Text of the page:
Ultimately, with a relatively small investment, the newly planted area will connect more than 50,000 hectares of native forest and provide a continuous habitat and migratory area for globally significant wildlife.

This is IBio's modus operandi—targeted investment, big impact. The corridor strategy is at the heart of the Conservation International’s strategy to conserve the hotspots. . It’s also an approach endorsed by the Brazilian government and the World Bank’s International Pilot Program to Conserve the Brazilian Rain Forests (PPG-7). Ideally, IBio’s unique approach and ability to get results will be replicated in other parts of the Atlantic Forest.

Alongside counterpart funding from the private sector partners, the project has also attracted the support of the Critical Ecosystem Partnership Fund (CEPF) and subsequently the United States Agency for International Development (USAID).

Better Bottom Line

It’s not only the conservationists who win, for example, Aracruz and Veracel are benefiting in many ways from partnering with IBio, including improving their bottom line. By connecting forest fragments into a contiguous block with a single perimeter, the companies reduce the amount of time and money spent controlling forest fires and poaching as well as managing other potential risks.

It is a win-win scenario for both conservation and the eucalyptus producers, according to Ricardo Rodrigues Mastroti, the corporate environmental affairs manager at Aracruz, the world’s largest supplier of bleached eucalyptus pulp.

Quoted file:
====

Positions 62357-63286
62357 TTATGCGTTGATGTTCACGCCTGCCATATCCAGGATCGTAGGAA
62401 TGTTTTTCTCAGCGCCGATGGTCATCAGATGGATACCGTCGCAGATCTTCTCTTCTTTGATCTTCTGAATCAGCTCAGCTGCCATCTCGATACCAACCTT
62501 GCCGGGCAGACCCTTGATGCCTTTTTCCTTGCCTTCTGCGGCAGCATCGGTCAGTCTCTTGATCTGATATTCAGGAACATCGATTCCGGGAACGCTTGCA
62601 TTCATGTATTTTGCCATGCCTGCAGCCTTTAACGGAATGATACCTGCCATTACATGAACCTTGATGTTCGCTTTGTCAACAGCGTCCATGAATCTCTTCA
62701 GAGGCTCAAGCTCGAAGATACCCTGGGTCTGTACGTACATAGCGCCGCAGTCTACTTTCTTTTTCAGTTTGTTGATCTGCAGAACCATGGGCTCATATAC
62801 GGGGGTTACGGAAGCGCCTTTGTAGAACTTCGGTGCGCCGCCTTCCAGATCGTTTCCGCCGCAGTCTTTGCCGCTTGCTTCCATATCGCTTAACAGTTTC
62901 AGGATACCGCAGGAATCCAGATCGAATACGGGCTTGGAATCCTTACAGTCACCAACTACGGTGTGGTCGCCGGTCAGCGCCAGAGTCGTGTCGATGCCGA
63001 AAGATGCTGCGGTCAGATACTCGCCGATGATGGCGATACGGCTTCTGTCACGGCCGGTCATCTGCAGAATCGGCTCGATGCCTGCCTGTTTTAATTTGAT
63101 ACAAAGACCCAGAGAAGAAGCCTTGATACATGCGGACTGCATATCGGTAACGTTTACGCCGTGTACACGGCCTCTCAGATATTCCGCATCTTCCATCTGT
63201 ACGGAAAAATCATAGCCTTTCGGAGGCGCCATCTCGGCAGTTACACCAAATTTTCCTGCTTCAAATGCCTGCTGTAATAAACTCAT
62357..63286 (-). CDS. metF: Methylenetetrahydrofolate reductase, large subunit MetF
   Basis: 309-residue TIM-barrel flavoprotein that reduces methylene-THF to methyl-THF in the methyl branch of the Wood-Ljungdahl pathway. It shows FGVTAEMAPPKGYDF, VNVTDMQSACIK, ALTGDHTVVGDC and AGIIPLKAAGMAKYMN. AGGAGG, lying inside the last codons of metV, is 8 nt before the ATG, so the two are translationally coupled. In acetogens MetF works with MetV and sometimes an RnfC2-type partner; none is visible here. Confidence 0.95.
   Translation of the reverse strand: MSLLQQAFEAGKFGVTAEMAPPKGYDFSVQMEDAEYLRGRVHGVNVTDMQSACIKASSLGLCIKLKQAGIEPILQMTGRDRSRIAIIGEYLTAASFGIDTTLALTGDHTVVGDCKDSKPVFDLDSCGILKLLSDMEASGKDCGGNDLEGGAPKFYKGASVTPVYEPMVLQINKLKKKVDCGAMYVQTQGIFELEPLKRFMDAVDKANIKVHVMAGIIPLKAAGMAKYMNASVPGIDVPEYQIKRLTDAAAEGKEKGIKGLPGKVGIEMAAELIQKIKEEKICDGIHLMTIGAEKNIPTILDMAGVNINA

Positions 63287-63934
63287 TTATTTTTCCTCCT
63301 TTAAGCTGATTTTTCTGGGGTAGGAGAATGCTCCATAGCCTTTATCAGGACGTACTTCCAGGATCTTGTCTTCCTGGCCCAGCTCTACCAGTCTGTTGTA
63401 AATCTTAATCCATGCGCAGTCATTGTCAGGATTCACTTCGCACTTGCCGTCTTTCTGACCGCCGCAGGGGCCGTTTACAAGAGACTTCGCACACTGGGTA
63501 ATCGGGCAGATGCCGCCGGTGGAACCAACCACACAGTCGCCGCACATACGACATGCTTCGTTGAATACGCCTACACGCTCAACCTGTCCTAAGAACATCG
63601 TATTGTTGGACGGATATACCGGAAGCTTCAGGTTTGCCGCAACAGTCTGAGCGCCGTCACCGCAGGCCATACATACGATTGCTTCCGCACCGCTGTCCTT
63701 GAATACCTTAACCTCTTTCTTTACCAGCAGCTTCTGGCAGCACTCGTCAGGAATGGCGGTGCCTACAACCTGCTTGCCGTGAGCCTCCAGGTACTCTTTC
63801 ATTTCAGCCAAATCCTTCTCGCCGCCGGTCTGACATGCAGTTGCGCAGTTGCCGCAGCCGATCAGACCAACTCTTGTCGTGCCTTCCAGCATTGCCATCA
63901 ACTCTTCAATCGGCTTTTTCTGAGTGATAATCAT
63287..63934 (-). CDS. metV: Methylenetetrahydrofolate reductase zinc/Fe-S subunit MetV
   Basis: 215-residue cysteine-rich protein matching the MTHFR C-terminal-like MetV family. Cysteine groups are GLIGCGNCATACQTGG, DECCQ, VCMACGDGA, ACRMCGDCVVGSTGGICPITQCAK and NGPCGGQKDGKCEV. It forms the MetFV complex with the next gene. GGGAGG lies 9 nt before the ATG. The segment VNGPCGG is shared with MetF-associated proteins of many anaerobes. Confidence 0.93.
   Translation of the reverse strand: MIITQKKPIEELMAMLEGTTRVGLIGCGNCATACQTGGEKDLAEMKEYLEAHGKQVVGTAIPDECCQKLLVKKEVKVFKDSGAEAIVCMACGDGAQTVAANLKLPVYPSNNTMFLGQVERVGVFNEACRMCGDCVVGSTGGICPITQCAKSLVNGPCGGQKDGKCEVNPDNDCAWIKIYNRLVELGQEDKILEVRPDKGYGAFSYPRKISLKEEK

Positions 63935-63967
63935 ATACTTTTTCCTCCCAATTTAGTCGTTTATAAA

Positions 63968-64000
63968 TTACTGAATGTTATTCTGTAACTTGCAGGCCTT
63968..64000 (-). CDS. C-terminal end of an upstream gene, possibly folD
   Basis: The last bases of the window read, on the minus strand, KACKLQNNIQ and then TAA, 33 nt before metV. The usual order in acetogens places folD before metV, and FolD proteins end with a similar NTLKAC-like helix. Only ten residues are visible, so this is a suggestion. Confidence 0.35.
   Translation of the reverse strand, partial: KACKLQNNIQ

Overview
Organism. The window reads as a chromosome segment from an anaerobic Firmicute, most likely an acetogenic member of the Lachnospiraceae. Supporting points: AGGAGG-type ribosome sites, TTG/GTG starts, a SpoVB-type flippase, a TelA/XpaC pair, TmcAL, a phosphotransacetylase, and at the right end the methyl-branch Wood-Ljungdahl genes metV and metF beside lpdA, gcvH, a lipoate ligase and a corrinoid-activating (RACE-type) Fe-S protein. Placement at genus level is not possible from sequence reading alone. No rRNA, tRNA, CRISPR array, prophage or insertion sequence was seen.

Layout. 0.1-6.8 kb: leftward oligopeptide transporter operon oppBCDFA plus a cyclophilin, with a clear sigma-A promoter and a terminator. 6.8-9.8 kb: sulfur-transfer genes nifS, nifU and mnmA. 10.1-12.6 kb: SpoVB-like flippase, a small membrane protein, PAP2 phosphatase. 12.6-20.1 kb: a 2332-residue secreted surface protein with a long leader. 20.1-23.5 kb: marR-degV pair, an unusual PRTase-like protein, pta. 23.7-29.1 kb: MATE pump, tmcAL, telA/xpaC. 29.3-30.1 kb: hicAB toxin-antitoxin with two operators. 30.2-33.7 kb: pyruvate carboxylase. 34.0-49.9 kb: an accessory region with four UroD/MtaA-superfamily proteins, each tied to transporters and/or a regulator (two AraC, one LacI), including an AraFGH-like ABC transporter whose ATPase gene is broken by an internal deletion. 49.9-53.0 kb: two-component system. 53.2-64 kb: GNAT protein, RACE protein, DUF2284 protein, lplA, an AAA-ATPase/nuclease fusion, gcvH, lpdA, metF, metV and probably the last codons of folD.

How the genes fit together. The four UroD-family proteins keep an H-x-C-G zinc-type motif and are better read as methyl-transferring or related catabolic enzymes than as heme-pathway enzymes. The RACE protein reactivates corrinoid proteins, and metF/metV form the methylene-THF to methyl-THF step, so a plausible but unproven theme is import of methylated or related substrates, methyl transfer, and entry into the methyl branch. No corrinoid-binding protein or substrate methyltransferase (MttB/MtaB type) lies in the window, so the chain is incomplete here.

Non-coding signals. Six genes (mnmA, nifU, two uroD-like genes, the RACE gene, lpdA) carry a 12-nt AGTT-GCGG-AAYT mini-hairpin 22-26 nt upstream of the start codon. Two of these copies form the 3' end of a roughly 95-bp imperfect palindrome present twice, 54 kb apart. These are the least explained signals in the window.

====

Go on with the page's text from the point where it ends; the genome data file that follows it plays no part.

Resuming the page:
“It’s in our interest to have a balanced environment, a healthy ecosystem on our land,” Mastroti said, whose company has designated almost one-third of its land as private reserves. “The risks diminish, and we’ve found that if we do things in a very structured way like this, we can actually contribute a lot.”

The company also benefits from an improved corporate image. By demonstrating its commitment to environmentally sound practices, companies can sometimes receive lower interest rates on loans and access to new clients.

“Clients and the whole finance chain are looking at the environmental aspects of our business,” Mastroti said. “It’s a very important and key aspect for a company like ours to share with our stakeholders, from financial institutions and clients to local communities. Sometimes they also have the same problem and many times they don't know what to do.”

Scaling Up the Strategy

While IBio has already improved connectivity on private lands in the Atlantic Forest, the partnership is still in its youth. What is the greatest challenge?